Brands are missing out on opportunities and wasting ad spend by not recognising regional differences across the UK and failing to meet the needs, preferences and media consumption habits of people outside London.
The EU Referendum vote last June proved that Britain is not a united kingdom. Look at any map showing the split between the location of leave and remain voters and it’s a patchy picture, which among other things highlights that the views of those living in the capital are very different from those in other parts of the UK. From a marketing perspective this creates a problem.
MediaCom’s ‘Britain Decoded’ research, from the agency’s Real World Insight department, reveals national, local and regional identities that exist across the UK and why certain media could be more effective in rural areas versus cities.
The study shows people living in London and urban areas are more likely to see their local identity as important. Those in the North of England also express a strong regional connection and people in Scotland are most likely to feel their national identity is key to defining their personal identity.
The definition of ‘local’ also differs. Being close to essentials, such as a local shop, is important to many but those living in cities are more likely to prioritise the physical closeness of local amenities when describing what they mean by local community. For those in suburban and rural areas the physical closeness of friends and family is top of mind when defining local.
“We do sometimes live in this London bubble where we forget that there are lots of other things going on outside of the M25,” says Pauline Robson, director of Real World Insight at MediaCom. “We have moved away from thinking about things from a regional perspective. It’s really important that we reconnect with the rest of the country and understand how people’s lives play out across the UK.”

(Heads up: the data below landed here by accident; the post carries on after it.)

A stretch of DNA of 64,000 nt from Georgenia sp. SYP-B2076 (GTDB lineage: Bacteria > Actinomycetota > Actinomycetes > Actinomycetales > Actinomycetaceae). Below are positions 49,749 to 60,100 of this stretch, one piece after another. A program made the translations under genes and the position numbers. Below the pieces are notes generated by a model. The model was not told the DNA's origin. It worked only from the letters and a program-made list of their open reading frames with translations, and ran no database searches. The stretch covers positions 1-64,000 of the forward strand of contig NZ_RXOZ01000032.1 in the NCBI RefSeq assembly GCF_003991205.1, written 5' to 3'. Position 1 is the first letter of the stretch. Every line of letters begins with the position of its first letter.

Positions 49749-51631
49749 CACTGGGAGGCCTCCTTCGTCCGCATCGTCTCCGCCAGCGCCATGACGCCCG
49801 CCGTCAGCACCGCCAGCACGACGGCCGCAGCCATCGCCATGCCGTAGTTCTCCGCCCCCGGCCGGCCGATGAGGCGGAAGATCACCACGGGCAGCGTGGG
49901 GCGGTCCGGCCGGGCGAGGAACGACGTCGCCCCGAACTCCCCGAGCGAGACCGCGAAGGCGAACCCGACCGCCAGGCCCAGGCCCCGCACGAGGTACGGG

One way of achieving this is using the data that brands have access to, says Robson. Data has paved the way for advertising to be more targeted. Sky’s Premier League campaign around the start of the season is a prime example. It looked at the support for different football teams across the country and created a tailored campaign based on that data, using programmatic to target in a relevant and personalised way.
It’s really important that we reconnect with the rest of the country and understand how people’s lives play out across the UK.
Pauline Robson, insight director at MediaCom
The digital development of out-of-home advertising is seeing the focus move away from London, while data and programmatic techniques are also paving the way to increased relevance for marketers buying outdoor media.
Over the past 12 months, Clear Channel has “focused on developing digital networks outside of London” to “deliver big audience reach numbers” in 24 hours, according to UK marketing director Martin Corke.
The outdoor media company ran a campaign for lottery owner Camelot on New Year’s Day, running on all its digital screens, which delivered 10 million impacts in a single day. It’s something that “could not have been done six months ago”.
Corke says Clear Channel is “genuinely in the business of thinking about the nation” rather than just the capital and has the intention of making the search for outdoor spots across the UK more simple.